NEAR GRAND RAPIDS, Minn. — Paul Nelson stopped in the snowy woods and looked around.
“This is where we usually get lost,” he said.
Nelson and his partner, Liv Mostad-Jensen, both of Grand Rapids, were looking for a lake where they could do some northern pike spearing. They’d been there once before, on this same route. But there was no trail, and on that first trip the two had to do a bit of — well, exploring — before finding the lake.
“Last year was the first time we tried to get in here,” said Nelson, 37. “We didn’t get there until 2 p.m. It was, ‘Do we fish or just go back?’ We fished, and the fishing was phenomenal.”
On this crisp January morning, he picked a likely looking opening in the woods, and soon the three of us had found the spearing grounds.
Most spearers have their shacks set up permanently and just drive across the ice to them. Nelson and Mostad-Jensen prefer finding lakes well off the beaten path and bushwhacking into them. They haul all their gear — pop-up shelter, ice auger, decoys, heater — on narrow sleds that Nelson built. For these two, getting there is part of the adventure.
Nelson, who has been spearing since his youth, found this lake the way he finds most of his spearing lakes. He researches the Minnesota Department of Natural Resources website and Google Earth. Then he and Mostad-Jensen, 35, try to figure out how to get there.
Open for business
Setup went quickly. Nelson drilled four holes at intervals across the lake near a submerged reef. He found depths from 5 to 15 feet. At the deepest spot, he used an ice saw to carve a spearing hole about 40 inches in diameter. Up went the pop-up shelter. In went the heater and chairs. Out came six or eight decoys, all handcrafted by Nelson.
Mostad-Jensen took up the spear and leaned forward to peer into the murky green depths. Nelson began swimming a bright green decoy in slow circles.
It was quite a while before the first northern pike came finning toward the decoy. At least two minutes.
“He was a nice fat one,” Mostad-Jensen said, watching the fish mosey out of our sphere of observation.
“This lake has shown us a good number of fish, and a nice size,” Nelson said.
He had hardly uttered the words when another northern came idling into view, gazing at a red and white decoy Nelson had switched to.
“That’s about a 6-pounder,” he said.
It swam off to live another day, too.
In the first half-hour on the ice, four northerns came in, none in a hurry. Mostad-Jensen didn’t lift the spear.
Nelson and Mostad-Jensen practice a kind of selective harvest when spearing. Obviously, they cannot release a speared pike, so they simply don’t throw the spear often. Nelson speared a 20-pound pike 10 years ago.
“I’ve probably seen a dozen that size or bigger since then,” he said.
He hasn’t thrown his spear at one of them.
“I’ve already speared one that big, and they’re not good for meat. I just find it excessive,” he said.
On this outing, they were looking for just one fish, about a 2-pounder. That would be enough for a couple of fillets and a few scraps of belly meat for Moo, their calico cat.
“She gets really excited when we come back from spearing,” Nelson said.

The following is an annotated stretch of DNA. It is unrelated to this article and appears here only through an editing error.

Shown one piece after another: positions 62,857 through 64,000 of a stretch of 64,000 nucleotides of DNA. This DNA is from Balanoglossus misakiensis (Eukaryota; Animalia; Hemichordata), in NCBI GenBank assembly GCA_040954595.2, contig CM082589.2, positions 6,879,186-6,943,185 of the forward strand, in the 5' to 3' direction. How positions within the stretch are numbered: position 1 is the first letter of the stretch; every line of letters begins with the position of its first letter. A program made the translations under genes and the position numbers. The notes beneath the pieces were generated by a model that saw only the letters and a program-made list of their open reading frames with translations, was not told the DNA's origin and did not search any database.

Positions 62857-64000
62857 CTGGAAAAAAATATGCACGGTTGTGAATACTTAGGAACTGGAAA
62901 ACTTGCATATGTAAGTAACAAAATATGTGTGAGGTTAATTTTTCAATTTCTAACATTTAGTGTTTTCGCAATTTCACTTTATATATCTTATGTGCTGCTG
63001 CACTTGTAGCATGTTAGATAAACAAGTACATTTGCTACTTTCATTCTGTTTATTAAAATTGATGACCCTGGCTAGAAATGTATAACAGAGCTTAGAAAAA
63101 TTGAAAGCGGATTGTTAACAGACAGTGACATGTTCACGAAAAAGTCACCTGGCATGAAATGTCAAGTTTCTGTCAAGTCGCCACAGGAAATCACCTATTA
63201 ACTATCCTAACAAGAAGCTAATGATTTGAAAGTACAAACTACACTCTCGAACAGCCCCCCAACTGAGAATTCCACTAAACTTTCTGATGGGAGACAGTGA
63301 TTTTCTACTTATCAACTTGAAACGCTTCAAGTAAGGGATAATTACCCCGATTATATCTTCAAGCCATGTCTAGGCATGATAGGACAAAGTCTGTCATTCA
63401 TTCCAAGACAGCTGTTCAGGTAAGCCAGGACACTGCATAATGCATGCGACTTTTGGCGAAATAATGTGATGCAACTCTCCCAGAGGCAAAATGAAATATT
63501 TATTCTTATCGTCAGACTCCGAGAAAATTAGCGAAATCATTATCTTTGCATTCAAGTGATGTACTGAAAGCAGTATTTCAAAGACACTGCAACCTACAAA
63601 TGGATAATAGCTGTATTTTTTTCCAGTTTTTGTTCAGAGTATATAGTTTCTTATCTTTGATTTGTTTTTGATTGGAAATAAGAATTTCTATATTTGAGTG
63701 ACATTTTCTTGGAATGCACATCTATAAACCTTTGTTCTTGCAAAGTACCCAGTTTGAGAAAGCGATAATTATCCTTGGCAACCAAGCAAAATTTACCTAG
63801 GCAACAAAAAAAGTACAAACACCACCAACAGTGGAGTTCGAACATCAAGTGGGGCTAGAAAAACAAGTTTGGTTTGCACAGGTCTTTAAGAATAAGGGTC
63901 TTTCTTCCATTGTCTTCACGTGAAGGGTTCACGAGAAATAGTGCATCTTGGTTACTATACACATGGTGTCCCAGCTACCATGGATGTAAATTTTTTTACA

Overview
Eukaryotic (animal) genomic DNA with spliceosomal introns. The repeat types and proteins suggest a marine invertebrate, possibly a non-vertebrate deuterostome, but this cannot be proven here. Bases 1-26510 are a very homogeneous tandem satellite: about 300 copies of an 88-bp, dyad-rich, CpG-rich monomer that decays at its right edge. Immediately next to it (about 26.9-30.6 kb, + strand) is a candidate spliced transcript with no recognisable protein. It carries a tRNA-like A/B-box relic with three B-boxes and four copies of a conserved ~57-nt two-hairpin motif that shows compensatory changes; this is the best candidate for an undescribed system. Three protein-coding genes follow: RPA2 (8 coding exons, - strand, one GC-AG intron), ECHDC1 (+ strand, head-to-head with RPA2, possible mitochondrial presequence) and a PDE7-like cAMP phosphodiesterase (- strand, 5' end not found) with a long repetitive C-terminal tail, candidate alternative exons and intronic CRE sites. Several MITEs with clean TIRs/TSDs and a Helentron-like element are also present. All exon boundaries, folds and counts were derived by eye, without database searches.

When Nelson researches new spearing lakes, he checks DNR surveys that show the average numbers of pike and their average size. But he also looks for other keys, like the number of tullibees in DNR assessment netting. Pike fatten up on tullibees.
“You see that high tullibee number — that’s someplace you want to go,” Nelson said.
And Google Earth is his friend.
“Satellite imaging is by far the best tool,” he said. “You can see where a sandbar is, or a weed line. It makes it real easy to get right on the spot.”
It’s the challenge of researching lakes, finding his way to them and using his own decoys to attract fish that drives Nelson more than actually spearing fish.
“I’d say most spearers have the reputation that you spear whatever comes in,” he said. “I’d like to see that change.
“My goal is to see a lot of fish. I’m certainly going to take fish if I want to take fish. But a lot of years, I go out 40 times. If I took one fish every other time, that’s a lot of fish to take over the winter for our own consumption. You think about a northern pike — if you take a 4-pound fish, one fillet is enough for two people.”
Plenty of lookers
True to his exploratory nature, Nelson hadn’t set up on this lake in the same spot where he and Mostad-Jensen had enjoyed their phenomenal fishing last year. He wanted to try the other side of the reef they had fished before. Good decision.
Traffic was steady. From about 11 a.m. to 3:30 p.m., 18 different pike came to Nelson’s decoys. That’s pretty amazing action by spearing standards, where seeing a few fish per day is more typical. Most came in slowly, cruising up to eye the decoys. They ranged in size from 2 pounds to 7 or 8 pounds.
Each time, Mostad-Jensen would give the latest arrival a good look. Most were deemed a little too big to justify her throwing the spear. The limit would have allowed her to spear three pike, but only one of them over 30 inches long.
About 2:30 p.m., a smallish northern sidled in to check out a bright green decoy.
“That’s a perfect Moo fish,” Nelson said.
Mostad-Jensen eased the tines of the spear beneath the surface, then launched it at the unsuspecting pike. The tines of the spear impaled the fish just behind the head — the perfect spot. Mostad-Jensen hauled in the cord attached to the spear, and up came the pike.
It was the only fish they would toss into a sled for the hour-long snowshoe out.
Nelson says he would still like to see a truly huge pike swim beneath the spearing hole someday soon.
“I’ve still got to get Liv one,” Nelson said. “I want her to get one bigger than mine.”
“That’s my goal, too,” she said.